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Top safety picks for used cars

Top safety picks for used cars

Kiwi motorists have a fresh set of information to assist them in assessing the safety of their next used vehicle with the release of the 2015 Used Car Safety Ratings guide today.

The Used Car Safety Ratings guide is updated every year and provides guidance on the performance of nearly 220 models based on real world crash data in New Zealand and Australia.

This year the guide shows that 44% of used vehicles assessed received an excellent or good rating for occupant protection in a crash.

However, just 10% – 21 out of 217 – of the vehicles assessed earned a safe pick rating, which means they also provide good protection for occupants in other vehicles, pedestrians and motorcyclists in a crash.

At the bottom of the rating system, 71 models were considered poor or very poor and shouldn’t be considered as a safe purchase.

AA Motoring Services General Manager Stella Stocks says the guide provides motorists with the latest possible information on used cars – the largest car buying segment in New Zealand – enabling them to easily assess which vehicle in any category will afford them the best protection in a crash.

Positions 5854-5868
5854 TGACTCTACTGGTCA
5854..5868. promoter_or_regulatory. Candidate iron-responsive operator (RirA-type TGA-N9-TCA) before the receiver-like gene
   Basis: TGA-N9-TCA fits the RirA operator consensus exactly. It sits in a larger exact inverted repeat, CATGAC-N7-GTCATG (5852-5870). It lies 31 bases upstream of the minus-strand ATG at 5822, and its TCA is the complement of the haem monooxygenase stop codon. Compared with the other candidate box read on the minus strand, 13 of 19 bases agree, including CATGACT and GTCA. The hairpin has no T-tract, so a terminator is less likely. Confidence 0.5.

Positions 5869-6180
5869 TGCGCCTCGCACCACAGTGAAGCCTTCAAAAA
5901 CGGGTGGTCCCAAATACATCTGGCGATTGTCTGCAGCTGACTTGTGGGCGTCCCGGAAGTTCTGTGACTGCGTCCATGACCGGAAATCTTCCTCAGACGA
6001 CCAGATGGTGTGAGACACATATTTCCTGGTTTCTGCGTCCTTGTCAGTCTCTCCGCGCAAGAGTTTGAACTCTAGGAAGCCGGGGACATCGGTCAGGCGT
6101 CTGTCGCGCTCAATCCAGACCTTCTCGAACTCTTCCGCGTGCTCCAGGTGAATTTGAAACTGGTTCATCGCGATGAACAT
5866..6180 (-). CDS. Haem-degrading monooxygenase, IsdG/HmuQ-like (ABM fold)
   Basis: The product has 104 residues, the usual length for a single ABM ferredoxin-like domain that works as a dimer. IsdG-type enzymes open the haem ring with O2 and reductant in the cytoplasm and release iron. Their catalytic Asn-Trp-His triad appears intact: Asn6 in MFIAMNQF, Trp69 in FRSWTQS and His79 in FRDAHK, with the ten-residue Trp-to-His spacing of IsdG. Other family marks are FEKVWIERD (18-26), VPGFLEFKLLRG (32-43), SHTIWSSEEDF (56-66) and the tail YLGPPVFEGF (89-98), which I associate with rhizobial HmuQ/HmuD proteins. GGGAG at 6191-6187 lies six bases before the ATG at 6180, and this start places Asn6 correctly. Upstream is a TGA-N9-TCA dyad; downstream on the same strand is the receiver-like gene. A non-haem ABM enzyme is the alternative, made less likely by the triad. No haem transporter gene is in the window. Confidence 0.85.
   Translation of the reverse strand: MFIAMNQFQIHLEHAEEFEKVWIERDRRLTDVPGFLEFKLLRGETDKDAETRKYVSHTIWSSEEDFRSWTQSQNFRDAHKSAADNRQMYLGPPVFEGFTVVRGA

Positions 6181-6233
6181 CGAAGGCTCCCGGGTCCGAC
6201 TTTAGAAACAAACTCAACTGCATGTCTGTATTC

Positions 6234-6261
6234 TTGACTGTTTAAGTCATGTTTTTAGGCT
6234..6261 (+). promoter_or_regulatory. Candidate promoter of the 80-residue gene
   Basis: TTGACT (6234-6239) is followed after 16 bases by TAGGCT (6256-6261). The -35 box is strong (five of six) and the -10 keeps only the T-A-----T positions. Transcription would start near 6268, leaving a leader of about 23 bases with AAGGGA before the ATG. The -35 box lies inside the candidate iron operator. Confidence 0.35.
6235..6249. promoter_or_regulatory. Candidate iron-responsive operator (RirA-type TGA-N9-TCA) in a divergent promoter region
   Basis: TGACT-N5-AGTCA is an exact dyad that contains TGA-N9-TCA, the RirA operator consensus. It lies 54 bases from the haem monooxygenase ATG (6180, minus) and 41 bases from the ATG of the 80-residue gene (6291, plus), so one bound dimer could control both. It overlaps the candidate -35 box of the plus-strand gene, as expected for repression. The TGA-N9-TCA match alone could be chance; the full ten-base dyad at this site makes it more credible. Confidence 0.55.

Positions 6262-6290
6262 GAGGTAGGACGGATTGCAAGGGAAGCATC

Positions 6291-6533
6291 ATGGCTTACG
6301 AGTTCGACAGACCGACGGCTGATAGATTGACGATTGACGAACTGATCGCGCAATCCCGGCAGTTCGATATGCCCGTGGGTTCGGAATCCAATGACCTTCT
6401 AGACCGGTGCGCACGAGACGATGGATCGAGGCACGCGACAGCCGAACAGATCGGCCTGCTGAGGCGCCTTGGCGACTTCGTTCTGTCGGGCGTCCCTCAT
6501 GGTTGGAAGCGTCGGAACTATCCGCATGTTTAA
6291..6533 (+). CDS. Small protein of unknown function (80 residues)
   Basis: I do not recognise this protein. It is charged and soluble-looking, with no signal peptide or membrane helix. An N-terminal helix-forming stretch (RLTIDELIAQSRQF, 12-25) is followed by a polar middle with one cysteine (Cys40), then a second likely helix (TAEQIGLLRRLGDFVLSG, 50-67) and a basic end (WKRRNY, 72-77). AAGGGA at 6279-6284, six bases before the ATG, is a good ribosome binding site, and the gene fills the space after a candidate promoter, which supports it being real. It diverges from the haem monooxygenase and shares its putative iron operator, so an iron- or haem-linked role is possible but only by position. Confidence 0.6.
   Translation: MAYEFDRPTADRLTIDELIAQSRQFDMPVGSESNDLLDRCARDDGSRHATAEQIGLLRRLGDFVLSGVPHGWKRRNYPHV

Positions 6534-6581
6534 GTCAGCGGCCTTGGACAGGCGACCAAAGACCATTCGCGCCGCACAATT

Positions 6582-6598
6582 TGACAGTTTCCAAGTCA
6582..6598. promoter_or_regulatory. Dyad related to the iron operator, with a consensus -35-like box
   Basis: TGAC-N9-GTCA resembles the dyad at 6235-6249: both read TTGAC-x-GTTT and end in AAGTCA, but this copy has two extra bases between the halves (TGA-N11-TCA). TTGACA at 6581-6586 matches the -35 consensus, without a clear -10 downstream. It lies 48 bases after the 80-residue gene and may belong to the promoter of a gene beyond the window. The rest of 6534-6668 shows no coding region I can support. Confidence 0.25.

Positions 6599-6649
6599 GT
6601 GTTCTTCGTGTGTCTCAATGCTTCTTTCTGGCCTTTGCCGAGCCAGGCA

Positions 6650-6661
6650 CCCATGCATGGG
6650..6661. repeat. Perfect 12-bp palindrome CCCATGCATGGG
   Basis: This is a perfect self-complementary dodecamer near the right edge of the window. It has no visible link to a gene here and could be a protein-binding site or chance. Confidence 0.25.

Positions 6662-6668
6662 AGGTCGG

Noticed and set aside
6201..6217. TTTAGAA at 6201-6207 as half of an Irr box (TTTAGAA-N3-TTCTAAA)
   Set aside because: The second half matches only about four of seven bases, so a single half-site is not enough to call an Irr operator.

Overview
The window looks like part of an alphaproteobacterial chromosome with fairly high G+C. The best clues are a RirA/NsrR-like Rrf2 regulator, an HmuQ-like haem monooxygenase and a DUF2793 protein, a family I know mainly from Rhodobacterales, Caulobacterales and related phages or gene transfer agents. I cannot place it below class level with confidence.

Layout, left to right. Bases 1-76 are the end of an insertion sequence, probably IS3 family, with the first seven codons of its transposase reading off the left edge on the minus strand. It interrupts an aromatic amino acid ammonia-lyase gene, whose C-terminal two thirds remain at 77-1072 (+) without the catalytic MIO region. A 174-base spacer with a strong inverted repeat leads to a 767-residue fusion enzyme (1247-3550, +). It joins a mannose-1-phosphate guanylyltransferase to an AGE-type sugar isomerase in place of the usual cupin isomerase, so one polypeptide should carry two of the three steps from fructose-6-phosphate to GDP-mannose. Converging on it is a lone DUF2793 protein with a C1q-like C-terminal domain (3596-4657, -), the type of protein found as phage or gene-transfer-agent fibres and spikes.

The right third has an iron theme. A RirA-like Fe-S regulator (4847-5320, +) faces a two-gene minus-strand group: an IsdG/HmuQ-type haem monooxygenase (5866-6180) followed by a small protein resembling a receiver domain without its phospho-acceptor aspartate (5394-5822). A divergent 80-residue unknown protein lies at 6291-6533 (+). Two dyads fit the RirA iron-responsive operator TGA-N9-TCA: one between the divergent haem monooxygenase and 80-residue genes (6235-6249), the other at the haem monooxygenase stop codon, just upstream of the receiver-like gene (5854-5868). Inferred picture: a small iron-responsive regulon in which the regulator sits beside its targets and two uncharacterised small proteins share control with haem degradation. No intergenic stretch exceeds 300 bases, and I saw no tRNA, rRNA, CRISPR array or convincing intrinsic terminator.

“The ratings in the guide are based on reports from millions of actual crashes between 1987 and 2013 reported to police in New Zealand and Australia covering about 90% of all popular passenger and light commercial vehicles, which provides a good range of choice for motorists,” she says.

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“As more data is collected on each of the vehicles in the guide, we’re able to provide motorists with the best information possible enabling them to buy the safest car they can.”

There are top rating vehicles in every category and for the first time a vehicle in the light car category has earned a rating of excellent – the Ford Fiesta, manufactured between 2009 and 2013.

Ms Stocks says motorists will note some cars, especially later models, missing from the guide.

“Enough crash data is required on each vehicle in the guide to ensure the rating is robust. If a particular model hasn’t been involved in many crashes, then there’s not enough data to consider. In those cases, motorists should review a vehicle’s rating as a new car.”

Ms Stocks says new car crash test results, which are done in controlled conditions, are provided by the Australasian New Car Assessment Programme (ANCAP).

“Motorists have a number of decisions as they consider the options for their next car and for many, price and functionality for how they intend to use it are usually at the top of the list. The Used Car Safety Ratings guide enables motorists to consider crash performance and driver protection across a variety of cars in a specific category,” she says.

The AA and the NZ Transport Agency are members of the Vehicle Safety Research Group, which commissioned the analysis of the crash data by the Monash University Accident Research Centre.


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